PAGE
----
Blogging on Tour: My Writing Process
I was graciously invited by the luminous Ti Kendrick Hall of What if the Shape is a Rose? to join in a blog tour that explores writing process. It’s a bit like a chain letter except vastly more interesting and full of tasty tidbits of writer’s obsessions and processes. A few of the others on tour have included:
Without further ado:
1) What are you working on?
Currently, I’m working on a short story for the forthcoming pen and paper role-playing game, Strange Voyages, which has been described as “Star Trek meets the Age of Exploration.” I’m writing a story set in Cuba in 1544 during the height of triangle trade and the beginnings of Santeria.
In 2013, I finished my MFA thesis for Goddard College, entitled Behind the Magic Mirror, an ambitious combination of short stories and comic scripts that each retold a fairy tale. Two of the short stories have been picked up for publication: “Iron Henry” appeared in the Fall 2011 Pitkin Review and “Lilith’s Mirror” appeared in the 2013 anthology from Dark Opus Press, Tell Me A Fable.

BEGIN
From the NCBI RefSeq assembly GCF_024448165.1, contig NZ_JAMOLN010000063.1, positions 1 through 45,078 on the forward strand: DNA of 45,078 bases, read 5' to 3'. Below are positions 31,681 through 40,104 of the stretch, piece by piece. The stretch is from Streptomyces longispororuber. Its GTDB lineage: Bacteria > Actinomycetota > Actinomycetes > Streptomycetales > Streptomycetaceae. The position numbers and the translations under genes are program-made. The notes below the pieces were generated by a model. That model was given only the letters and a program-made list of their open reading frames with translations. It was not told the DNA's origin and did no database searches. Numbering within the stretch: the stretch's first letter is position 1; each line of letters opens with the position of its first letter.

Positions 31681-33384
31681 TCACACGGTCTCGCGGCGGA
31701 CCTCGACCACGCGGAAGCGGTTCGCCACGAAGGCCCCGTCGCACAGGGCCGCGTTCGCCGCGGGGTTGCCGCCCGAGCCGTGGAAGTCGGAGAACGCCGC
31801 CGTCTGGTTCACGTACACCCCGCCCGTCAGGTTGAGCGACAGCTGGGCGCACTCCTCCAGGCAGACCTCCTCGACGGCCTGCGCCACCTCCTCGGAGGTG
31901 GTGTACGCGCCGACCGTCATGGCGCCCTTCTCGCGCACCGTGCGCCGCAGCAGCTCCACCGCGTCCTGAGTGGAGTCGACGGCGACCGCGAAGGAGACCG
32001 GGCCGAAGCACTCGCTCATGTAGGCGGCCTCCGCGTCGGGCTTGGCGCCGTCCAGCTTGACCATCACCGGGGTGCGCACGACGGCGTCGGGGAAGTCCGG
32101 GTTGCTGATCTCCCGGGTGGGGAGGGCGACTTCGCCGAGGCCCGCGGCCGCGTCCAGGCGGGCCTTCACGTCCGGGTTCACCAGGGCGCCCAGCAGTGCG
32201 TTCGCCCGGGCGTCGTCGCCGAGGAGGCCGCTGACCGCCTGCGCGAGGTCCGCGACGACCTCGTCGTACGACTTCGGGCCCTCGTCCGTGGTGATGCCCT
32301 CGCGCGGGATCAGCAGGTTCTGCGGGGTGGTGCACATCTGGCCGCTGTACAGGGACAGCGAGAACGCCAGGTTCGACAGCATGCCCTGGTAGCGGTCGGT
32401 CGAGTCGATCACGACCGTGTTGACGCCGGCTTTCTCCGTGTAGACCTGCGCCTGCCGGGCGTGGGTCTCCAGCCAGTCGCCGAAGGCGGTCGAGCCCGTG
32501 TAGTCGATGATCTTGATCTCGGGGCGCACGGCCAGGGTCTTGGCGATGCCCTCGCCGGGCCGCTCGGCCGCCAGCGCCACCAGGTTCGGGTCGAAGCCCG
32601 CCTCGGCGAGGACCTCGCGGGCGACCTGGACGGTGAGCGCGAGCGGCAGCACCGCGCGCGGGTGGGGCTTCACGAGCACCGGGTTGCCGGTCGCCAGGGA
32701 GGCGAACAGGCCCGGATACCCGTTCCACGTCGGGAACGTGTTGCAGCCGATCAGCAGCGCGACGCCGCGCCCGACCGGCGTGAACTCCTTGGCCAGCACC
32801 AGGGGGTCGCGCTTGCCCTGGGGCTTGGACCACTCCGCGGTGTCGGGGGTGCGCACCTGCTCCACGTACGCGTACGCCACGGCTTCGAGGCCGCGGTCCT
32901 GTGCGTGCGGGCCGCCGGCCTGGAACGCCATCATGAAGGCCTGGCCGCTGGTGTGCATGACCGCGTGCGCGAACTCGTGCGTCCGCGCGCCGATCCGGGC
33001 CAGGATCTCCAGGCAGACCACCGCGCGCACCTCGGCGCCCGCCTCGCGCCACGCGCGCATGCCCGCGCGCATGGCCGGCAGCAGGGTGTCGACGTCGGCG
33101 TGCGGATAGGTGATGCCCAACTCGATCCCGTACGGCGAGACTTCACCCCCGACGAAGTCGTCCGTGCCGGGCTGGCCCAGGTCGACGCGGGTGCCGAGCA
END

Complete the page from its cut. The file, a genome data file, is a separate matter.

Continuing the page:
I pretty much always have some sort of retold fairy tale going on, either in the form of a short story or a comic. At the moment I am working with several artists on short comics that retell tales from the Grimm brothers, Nez Perce legend, and The Arabian Nights. I’m always on the lookout for artists who have the same obsession with weird fairy tales that I do.
I have also been working on a superhero comic, which is one part love letter to superhero comics and one part critique. A Teen Titans/X-Men-esque team of teenage heroes defeated this menacing alien invasion…this story is set ten years later, when the heroes have grown up, settled down, and really, truly, deeply suck at young adulthood.
2) How does your work differ from others’ in the same genre?